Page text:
Rumble in Hong Kong
(a.k.a. Police Woman) (1974)
Directed by Hdeng Tsu

Artistic Value: *
Entertainment Value: * ½

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Before dying in a taxi cab, a woman fleeing from a group of thugs working for a powerful gangster hides her purse, which contains something of great value to the mobsters, behind the back seat of that vehicle. The driver (Charlie Chin), although he knows nothing about the purse, is subsequently repeatedly assaulted by the same hooligans who had been pursuing the woman and who still want the object she had been carrying. Fortunately, however, he eventually encounters his deceased fare's sister (Qiu Yuen), who just happens to be a police woman and a skilled martial artist. The two then set out to defeat the evil gangsters.

There really is almost nothing complimentary to say about Hdeng Tsu's Rumble in Hong Kong.

The story the director tells is reasonably coherent but is painfully threadbare. Moreover, it introduces several elements that are never developed in any substantial way. In fact, the generally tedious narrative appears to exist only to provide excuses for various fight sequence or comic incidents. The former are reasonably entertaining, although they are unlikely to awe the viewer. The latter, regrettably, are often forced and are never funny. The moviegoer is, as a result, likely to find himself frequently bored.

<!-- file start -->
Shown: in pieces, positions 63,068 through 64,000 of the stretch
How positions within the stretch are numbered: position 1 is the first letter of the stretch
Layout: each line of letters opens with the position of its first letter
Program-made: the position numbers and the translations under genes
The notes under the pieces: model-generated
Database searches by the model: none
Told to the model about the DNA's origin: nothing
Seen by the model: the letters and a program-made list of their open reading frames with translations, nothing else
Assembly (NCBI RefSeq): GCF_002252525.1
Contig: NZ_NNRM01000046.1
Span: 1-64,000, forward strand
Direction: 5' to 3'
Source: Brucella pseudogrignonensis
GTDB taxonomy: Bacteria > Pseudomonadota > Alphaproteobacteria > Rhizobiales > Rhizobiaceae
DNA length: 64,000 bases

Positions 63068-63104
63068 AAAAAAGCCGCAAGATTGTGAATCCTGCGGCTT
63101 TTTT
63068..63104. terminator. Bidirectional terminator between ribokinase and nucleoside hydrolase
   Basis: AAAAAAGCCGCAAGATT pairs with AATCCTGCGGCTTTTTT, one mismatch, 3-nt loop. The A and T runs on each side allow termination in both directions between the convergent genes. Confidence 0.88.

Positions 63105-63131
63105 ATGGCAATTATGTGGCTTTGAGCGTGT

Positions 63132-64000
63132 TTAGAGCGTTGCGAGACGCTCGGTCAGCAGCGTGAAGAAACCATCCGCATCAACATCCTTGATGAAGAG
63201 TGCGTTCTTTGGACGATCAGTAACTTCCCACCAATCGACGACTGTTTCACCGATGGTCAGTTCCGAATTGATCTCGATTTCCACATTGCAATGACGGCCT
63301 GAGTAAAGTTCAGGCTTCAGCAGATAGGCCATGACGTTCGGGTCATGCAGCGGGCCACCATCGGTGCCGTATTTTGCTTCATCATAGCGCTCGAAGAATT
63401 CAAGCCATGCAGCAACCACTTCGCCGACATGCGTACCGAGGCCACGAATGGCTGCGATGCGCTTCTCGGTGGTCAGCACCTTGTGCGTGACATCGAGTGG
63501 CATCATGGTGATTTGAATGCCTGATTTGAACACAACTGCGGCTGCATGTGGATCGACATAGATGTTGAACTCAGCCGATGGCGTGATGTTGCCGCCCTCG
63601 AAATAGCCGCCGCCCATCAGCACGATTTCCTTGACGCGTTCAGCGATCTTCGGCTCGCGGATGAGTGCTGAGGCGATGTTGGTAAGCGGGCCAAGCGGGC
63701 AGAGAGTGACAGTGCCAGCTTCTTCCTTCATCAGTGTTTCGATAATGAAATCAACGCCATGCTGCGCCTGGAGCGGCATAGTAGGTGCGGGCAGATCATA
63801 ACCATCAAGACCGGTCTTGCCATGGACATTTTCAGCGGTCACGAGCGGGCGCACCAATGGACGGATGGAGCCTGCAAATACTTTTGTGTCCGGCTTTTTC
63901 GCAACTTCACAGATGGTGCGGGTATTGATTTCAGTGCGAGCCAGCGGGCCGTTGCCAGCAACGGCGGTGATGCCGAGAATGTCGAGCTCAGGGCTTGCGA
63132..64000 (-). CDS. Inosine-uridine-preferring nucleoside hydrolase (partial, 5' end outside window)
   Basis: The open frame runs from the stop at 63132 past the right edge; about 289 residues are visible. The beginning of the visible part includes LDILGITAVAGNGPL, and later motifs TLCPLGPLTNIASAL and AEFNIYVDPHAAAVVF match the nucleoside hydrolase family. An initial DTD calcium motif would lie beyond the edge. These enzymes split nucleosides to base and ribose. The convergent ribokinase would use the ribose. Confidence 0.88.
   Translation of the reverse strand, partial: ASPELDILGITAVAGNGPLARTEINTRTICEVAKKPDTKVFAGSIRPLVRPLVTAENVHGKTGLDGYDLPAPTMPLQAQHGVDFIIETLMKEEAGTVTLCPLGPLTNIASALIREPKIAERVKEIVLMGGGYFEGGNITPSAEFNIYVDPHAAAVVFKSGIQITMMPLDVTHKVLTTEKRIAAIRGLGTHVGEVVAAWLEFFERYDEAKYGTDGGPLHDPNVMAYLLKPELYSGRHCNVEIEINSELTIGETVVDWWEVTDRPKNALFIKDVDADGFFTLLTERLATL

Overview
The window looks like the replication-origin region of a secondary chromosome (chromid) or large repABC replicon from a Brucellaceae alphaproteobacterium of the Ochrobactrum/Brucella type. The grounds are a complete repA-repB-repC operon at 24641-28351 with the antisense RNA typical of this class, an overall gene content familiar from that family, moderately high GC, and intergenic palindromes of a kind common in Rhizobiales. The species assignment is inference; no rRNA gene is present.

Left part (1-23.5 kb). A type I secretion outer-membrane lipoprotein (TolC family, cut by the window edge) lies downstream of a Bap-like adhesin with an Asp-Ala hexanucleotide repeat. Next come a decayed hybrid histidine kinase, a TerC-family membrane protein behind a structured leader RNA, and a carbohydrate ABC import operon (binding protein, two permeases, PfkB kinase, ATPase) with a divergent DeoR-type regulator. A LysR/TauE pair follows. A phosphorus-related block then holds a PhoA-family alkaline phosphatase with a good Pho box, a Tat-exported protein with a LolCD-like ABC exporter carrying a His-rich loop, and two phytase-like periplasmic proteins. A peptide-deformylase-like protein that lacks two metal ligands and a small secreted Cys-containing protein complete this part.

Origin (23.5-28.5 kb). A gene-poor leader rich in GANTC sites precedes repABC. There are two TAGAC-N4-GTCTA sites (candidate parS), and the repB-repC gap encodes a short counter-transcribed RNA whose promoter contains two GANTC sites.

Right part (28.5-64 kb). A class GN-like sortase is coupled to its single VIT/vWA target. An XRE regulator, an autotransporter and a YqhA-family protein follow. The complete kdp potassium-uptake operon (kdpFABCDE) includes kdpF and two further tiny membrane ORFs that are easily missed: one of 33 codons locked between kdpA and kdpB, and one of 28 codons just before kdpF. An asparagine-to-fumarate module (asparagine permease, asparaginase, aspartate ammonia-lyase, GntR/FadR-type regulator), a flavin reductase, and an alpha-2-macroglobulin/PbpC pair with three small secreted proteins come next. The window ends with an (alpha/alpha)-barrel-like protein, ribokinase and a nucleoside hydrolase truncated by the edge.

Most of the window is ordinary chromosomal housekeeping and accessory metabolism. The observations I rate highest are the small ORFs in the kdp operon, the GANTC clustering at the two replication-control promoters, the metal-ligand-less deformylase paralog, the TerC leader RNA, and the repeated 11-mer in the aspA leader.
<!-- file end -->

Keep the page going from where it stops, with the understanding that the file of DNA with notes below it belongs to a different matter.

Admittedly, however, the movie's ability to engage the viewer is not assisted by its entirely forgettable characters. The heroes are decent and likeable and the villains little more than faceless assailants. The viewer may, nonetheless, be amused to note that one of the antagonist's nameless henchmen is played by Jackie Chan. Although he is given little to do other than chase after and fight with the heroes, it is intriguing to see Chan in a minor supporting role as a villain.

Lastly, I should add that Rumble in Hong Kong is often so incompetently realized that it may be entertaining for those appreciative of bumbling movie making. The director, for example, rarely allows more than a minute or two to go by without zooming in on some character or another. He has inserted one scene in which his protagonists engage in a silly and intrusive tirade against the ills of modern society and the wickedness of the Hong Kong film industry, and, elsewhere, he has had one of his actresses give what is, very likely, the worst portrayal of a person suffering from withdrawal symptoms ever to have been committed to film.

Unfortunately, other than the mild interest Chan's brief appearances and the film makers' ineptitude lend the movie, there is very little in Rumble in Hong Kong that is likely to appeal to the viewer.

Review by Keith Allen

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